I also usually listened to WDOC radio in Prestonsburg, KY, which was owned and operated by Gorman Collins who was nearly as unique as Ernest Sparkman.  He also played Santa Claus but covered less geography due to lower wattage and altitude.  When scheduling was perfect, I could listen to both Santa shows each day and wrote nearly identical letters to both Santas.  I do not recall that I ever thought my way through the differing voices, station call letters, etc to wonder why there were two Santas covering Eastern Kentucky.  But those winter afternoon appointments with Santa were a big part of growing up in Eastern Kentucky for thousands of children. I remember that once my letter was chosen as the letter of the day and I received by mail a rubber knife about 4 inches long.  No Santa in the country is giving away knives today, even if they are rubber, I am sure.

I am also reminded of several of my favorite Christmas gifts over the years.  My half brother, Ballard Hicks, Jr., and his family usually came in from the Cleveland area.  He had two sons, Steve and Fred, who were nearly the same age as me.  They usually bought one gift for each of us that was identical.  The one that stands out in my memory was a metal service station and car wash. 

Sears Service Station Circa 1966

I also remember receiving a Daisy BB gun when I was about 8 or 9 years old.  Nearly every boy in the area learned how to shoot at an early age.  We always grew up knowing that you do not point a gun at anything you do not intend to kill. And, you do not kill anything you do not intend to eat.  Overall gun safety was a natural part of growing up at the time.  When I was about 13, I got my first gun for Christmas which was a single shot 20 gauge shotgun which my parents had bought used. 

Money was not wasted even if we did usually have more than most of those around us. I was so excited to have my own gun that my parents let me take it out on the back porch in the dark and fire it into the ground in order to feel the kick. It is odd to know that, on that particular  year, we opened Christmas presents on Christmas Eve, which we generally never did. 
Daisy BB Gun



I also remember the Huffy bicycle with training wheels I got shortly after we moved to Beaver Creek. It was not a Schwin, since they were more expensive.  But, after I finally learned to ride without the training wheels, I loved to ride and often took it up the dirt road which led to the cemetery and rode down as hard and fast as I could.  This resulted in one pretty good cut to a knee.  Rain water had washed sand across the road and I rode into it at a quick clip and the front wheel sank and threw me over the handle bars in a heart beat.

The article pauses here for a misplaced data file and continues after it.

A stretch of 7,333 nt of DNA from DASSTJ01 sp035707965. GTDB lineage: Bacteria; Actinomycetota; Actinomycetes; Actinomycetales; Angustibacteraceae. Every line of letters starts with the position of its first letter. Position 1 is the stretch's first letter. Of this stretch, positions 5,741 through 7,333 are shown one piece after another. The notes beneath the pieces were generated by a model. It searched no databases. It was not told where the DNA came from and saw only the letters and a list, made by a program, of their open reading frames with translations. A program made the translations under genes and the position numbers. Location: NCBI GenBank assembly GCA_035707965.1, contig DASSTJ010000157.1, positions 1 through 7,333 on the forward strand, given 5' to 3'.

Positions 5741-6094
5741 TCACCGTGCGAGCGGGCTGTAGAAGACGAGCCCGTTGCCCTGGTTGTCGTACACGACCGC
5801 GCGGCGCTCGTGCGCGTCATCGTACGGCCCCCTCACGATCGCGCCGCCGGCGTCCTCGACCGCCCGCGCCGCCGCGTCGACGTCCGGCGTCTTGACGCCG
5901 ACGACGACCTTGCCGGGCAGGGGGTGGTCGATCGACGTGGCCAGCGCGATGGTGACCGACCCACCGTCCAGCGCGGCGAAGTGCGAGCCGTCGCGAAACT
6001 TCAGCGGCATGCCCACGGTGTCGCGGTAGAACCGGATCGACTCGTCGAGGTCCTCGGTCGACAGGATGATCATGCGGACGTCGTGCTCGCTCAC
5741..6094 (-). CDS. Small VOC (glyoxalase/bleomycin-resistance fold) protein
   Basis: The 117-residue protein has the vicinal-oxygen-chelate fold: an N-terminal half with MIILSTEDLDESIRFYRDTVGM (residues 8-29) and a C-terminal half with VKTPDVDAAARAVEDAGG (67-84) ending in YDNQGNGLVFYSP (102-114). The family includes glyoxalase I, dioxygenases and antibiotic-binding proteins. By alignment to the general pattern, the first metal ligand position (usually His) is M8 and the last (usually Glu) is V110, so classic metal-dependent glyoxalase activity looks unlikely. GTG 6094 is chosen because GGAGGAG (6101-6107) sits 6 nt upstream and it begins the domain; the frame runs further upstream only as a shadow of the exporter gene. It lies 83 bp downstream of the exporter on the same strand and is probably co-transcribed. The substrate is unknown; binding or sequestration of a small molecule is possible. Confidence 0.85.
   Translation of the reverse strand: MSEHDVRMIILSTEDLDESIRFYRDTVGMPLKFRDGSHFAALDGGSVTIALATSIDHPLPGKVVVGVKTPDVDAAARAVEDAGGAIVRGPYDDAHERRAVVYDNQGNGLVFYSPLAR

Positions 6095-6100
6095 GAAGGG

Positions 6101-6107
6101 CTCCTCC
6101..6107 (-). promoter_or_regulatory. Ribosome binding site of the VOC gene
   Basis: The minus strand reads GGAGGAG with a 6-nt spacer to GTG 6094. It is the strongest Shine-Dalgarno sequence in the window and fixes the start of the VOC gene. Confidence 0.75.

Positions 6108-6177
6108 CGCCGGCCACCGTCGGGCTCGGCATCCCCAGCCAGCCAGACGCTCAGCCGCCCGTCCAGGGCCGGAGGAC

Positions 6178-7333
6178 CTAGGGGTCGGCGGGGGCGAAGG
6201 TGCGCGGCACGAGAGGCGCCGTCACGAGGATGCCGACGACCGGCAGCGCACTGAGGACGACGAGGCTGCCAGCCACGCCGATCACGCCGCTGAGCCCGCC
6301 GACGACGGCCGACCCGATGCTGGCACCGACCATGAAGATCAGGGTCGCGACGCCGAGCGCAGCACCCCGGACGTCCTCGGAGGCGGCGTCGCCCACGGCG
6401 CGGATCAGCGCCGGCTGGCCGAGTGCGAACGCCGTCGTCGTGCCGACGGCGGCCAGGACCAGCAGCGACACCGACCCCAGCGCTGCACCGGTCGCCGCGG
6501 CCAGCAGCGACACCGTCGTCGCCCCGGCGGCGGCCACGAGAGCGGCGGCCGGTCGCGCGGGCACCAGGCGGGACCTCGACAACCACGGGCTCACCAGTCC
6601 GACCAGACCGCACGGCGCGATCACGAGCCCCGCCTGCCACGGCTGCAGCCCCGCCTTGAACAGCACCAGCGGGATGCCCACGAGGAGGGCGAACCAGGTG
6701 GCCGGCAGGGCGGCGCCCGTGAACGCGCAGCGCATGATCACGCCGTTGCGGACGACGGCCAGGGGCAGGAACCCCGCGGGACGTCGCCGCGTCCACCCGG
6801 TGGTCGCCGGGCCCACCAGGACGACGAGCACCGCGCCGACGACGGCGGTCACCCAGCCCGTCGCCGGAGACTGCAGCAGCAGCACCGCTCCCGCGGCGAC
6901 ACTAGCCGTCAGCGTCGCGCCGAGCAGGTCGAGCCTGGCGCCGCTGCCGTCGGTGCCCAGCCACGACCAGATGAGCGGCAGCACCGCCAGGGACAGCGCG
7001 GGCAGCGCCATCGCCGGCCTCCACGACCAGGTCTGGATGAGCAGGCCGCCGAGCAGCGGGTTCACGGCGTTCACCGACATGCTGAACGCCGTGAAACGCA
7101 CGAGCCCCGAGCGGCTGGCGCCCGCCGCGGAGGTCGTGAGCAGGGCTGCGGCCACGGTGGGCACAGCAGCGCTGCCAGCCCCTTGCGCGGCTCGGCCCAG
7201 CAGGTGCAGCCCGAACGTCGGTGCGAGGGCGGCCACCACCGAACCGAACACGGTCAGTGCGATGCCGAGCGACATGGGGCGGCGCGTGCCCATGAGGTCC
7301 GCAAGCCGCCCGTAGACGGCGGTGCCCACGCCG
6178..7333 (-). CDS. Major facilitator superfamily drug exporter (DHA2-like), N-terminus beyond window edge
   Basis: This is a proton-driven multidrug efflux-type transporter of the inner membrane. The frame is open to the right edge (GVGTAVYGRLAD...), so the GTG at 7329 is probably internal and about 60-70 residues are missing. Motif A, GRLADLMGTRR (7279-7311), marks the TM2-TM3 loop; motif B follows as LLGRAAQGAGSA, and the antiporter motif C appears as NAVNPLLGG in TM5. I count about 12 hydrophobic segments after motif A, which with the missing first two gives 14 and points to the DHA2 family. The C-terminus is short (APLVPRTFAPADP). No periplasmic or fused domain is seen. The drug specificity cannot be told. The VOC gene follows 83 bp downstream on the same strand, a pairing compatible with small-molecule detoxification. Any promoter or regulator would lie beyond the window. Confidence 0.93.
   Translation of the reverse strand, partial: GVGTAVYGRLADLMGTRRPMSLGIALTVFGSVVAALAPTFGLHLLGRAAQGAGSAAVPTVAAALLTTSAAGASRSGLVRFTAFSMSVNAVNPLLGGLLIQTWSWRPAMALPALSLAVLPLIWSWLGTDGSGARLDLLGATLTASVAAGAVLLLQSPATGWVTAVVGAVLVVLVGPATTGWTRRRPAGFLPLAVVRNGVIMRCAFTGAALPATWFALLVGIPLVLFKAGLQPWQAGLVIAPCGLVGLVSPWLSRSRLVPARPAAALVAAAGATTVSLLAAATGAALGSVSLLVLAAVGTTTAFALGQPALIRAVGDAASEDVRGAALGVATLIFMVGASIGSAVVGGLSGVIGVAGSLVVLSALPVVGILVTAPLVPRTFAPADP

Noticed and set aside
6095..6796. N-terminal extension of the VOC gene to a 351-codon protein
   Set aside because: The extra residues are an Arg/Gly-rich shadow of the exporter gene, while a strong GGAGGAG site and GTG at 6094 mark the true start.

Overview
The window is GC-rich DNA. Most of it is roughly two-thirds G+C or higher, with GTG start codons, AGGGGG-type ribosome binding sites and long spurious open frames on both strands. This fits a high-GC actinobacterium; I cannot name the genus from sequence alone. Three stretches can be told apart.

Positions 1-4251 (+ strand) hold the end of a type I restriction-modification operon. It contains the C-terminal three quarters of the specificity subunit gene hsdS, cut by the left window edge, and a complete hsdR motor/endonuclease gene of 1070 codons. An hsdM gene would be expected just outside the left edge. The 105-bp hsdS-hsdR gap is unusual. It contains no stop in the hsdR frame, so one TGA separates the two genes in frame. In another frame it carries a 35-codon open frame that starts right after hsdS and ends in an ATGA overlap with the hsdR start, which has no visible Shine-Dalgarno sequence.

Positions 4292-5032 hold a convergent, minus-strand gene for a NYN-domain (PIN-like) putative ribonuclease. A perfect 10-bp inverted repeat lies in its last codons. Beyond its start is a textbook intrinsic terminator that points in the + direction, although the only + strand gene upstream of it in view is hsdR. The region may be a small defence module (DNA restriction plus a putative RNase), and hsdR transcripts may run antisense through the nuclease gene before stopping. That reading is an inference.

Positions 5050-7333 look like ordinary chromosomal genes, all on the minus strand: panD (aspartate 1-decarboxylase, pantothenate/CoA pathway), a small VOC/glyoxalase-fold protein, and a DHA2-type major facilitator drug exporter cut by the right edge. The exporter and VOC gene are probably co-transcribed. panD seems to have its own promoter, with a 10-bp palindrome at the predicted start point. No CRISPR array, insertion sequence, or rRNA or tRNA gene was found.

Huffy Bicycle


But most of Christmas was not about gifts.  It was about family and food.  I have written an earlier post about Thanksgiving and Christmas food.  I will not belabor the food issue again.  But during the holidays, most members of the extended family who lived within easy driving distance would come to visit.  Old men would come to the store to sit around the gas stove and tell stories of the times gone by.  Chestnuts would be roasted on the stove.  Old Christmas was still remembered and talked about.  It was a wonderful time to be growing up in Appalachia from about 1946 to 1966. 

Iver Johnson 20 Gauge Shotgun



Wednesday, November 23, 2011

The Kingdom Of Yellow Mountain--My Favorite Places In Appalachia

Albert Stewart, Poet, Hero, Teacher, Mentor


Appalachian poet and hero Albert Stewart lived the great majority of his life from birth to death on Yellow Mountain in Knott County Kentucky.  He left to go to college, both as a student and a professor, for a few years.  When he returned in maturity, he never left again and spent a major portion of his energies striving to protect his beloved homeland from development, mining, and highway destruction.  He won most of those battles except for the destruction caused by a four lane highway which split the farm before his death and a nearby mine on land which he did not own.  In preparation for his death, he willed the land to the University of Kentucky for use as a research farm in an effort to perpetually protect the land. 

Over the course of more than twenty years, I would travel to Yellow Mountain to spend time with Al and still stop by the spot from time to time to walk, ruminate, and consider the work Albert Stewart did in his long and productive life as a writer, teacher, magazine editor, environmentalist, and mentor to dozens of young Appalachian writers and artists.  I also had the pleasure of taking another friend, Appalachian Poet and Philosopher P. J. Laska to Yellow Mountain to introduce the two. 

Albert Stewart is buried along with his parents, grandparents, and a few other relatives in a small cemetery on the property on the east side of Kentucky Highway 80.  The old log house in which he spent most of his life still sits on the west side of Kentucky Route 80. Highway 80 is a four lane thoroughfare which split the farm decades ago and represents the one major defeat Al suffered in his effort to protect the land.  Just a half mile or so away is a large coal mine on land which Albert Stewart did not own.  That also represents a loss.  But Al Stewart was able to arrange for the long term protection of most of the family farm.  In that respect, he was more successful than most Appalachian environmentalists have ever been.